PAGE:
RCA has reissued their Toscanini catalog for decades, but newcomers and collectors need to know that there's something new here. For an older generation Toscanini's interpretations set the standard despite the sonic defects of RCA's old mono recordings. It sued to be said that the ones done in Carnegie Hall had more air and spaciousness than the suffocating, dry acoustics of Studio 8-H, the venue for NBC Sym. radio broadcasts. Neither comes close to the best from that era right after the war. Happily, this line of RCA reissues, unlike any previous incarnation, put a musician in charge of the remastering and gave him carte blanche to massage the sound any way he wanted to get a fuller, more musical result.
At times the results are a breakthrough, and at the very least they offer a marked improvement. CD 1 begins with the version of Mussorgsky's Pictures at an Exhibition that young music lovers in the postwar era first heard. It's still very fine, even though we now have dozens of exciting, well recorded modern accounts. Rather to my surprise, the Maestro isn't driving the pace, and his phrasing is actually yielding rather than stiff and overly disciplined. Stereotypes don't always hold, fortunately. The sonics form 1953 in Carnegie Hall have come up very well in the new remastering; there are no obvious defects, not even the old curse of hard edges in the treble region. The big brass chords in The Great Gate of Kiev burn too brightly, however, and there's an inescapable thinness in orchestral tuttis. "Pictures" contains few of those, however, before the big finale.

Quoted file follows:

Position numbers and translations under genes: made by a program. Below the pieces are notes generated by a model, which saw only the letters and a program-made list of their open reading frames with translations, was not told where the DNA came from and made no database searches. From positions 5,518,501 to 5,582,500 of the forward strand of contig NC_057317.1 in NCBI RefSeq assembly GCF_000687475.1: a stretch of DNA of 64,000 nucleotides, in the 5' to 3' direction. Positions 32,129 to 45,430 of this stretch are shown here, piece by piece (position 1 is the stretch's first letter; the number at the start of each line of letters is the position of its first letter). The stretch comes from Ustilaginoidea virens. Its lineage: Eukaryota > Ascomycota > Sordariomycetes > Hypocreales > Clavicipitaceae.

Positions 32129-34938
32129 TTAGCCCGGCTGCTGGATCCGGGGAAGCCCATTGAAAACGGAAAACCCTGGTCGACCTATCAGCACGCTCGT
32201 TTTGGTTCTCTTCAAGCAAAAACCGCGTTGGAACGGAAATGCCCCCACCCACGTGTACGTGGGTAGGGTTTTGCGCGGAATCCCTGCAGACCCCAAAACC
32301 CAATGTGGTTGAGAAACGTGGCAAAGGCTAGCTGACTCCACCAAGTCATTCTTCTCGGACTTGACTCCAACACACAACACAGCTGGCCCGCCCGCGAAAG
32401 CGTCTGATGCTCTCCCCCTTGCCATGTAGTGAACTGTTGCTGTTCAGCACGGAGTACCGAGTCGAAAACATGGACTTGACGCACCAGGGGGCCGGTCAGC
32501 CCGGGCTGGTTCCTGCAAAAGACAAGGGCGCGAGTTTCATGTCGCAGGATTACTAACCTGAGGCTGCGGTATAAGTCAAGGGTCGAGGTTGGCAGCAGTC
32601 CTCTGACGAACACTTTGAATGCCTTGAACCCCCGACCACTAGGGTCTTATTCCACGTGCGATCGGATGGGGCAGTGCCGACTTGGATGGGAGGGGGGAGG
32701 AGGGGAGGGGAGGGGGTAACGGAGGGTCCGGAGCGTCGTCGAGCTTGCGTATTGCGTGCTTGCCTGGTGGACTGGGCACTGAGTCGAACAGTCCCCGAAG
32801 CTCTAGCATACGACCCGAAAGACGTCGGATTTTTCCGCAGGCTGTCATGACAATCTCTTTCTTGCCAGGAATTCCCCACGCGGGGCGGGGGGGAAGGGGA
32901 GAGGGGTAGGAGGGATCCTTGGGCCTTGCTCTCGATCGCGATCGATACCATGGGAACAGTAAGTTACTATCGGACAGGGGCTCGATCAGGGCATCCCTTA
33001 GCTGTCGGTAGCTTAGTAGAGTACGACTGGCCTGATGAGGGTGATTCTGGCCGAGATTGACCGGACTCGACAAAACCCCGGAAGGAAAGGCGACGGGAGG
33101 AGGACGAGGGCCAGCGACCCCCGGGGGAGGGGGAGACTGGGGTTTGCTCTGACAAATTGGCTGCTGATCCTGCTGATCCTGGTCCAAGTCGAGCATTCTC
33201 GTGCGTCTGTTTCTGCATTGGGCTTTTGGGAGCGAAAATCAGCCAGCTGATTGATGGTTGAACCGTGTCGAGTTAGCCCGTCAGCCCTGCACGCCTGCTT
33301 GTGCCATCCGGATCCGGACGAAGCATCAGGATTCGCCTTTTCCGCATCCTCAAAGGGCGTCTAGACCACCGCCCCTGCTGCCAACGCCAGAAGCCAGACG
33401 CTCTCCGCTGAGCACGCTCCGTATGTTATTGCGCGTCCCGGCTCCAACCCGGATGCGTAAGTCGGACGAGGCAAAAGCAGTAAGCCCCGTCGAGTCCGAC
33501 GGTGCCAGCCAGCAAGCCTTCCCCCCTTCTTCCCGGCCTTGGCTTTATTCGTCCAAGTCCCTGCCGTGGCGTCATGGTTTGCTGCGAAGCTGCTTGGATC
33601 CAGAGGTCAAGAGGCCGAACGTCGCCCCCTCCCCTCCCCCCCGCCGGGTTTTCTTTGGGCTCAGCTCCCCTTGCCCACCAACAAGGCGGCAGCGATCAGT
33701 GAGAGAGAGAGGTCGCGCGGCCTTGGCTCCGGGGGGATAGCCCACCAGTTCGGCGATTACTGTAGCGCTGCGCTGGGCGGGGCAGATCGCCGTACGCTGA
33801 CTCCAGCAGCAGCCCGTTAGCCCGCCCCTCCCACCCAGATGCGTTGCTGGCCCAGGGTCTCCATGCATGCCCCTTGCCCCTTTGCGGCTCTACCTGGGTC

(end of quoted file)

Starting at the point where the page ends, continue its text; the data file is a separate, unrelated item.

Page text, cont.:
before 1963 or so we in America didn't get to hear many German recordings, and it came as a revelation how Richard Strauss was played by Kempe, Karajan, and Furtwangler, among others. I remember Toscanini's Death and Transfiguration as too taut and impatient. Actually, it's neither. This is a very impressive performance, the only problem being that the sound, taken form a live broadcast, doesn't come up resplendent. It's a bit distant and thin, yet the new remastering brings a big improvement. Things improve in a romping studio reading of Till Eulenspiegel, which has more life sonically. both Strauss recordings were famous in their day and retain almost all of their luster.
RCA calls this twofer "Orchestral Showpieces," but that's a stretch for Brahms's Haydn Variations, which opens CD 2. the sound is all but exemplary in the new remastering, with real fullness in the orchestral sonority. The only defect is some shrillness in high violin lines at loud volume. Toscanini had a great reputation as a Brahmsian, but in hindsight he seems to drive the music to achieve brilliance rather than depth, and that criticism holds true here. His zest is better applied to the marvelous Hungarian Dances that follow, including No. 1, 17 20, and 21. All sound very good if a mite distant. finally we get the most famous Nutcracker Suite in the era before stereo; it must have sold in the millions and was beloved by every baby boomer with musical inclinations. The sound has come up trumps, as the Gramophone loves to say; there's air around the instruments, and the celesta in the Dance of the Sugar Plum fairy could have come form a modern recording. The pacing is a bit impatient throughout, however; luckily, nothing is frantic. Overall, this twofer is one of the better ones, sonically and musically, in RCA's admirable series.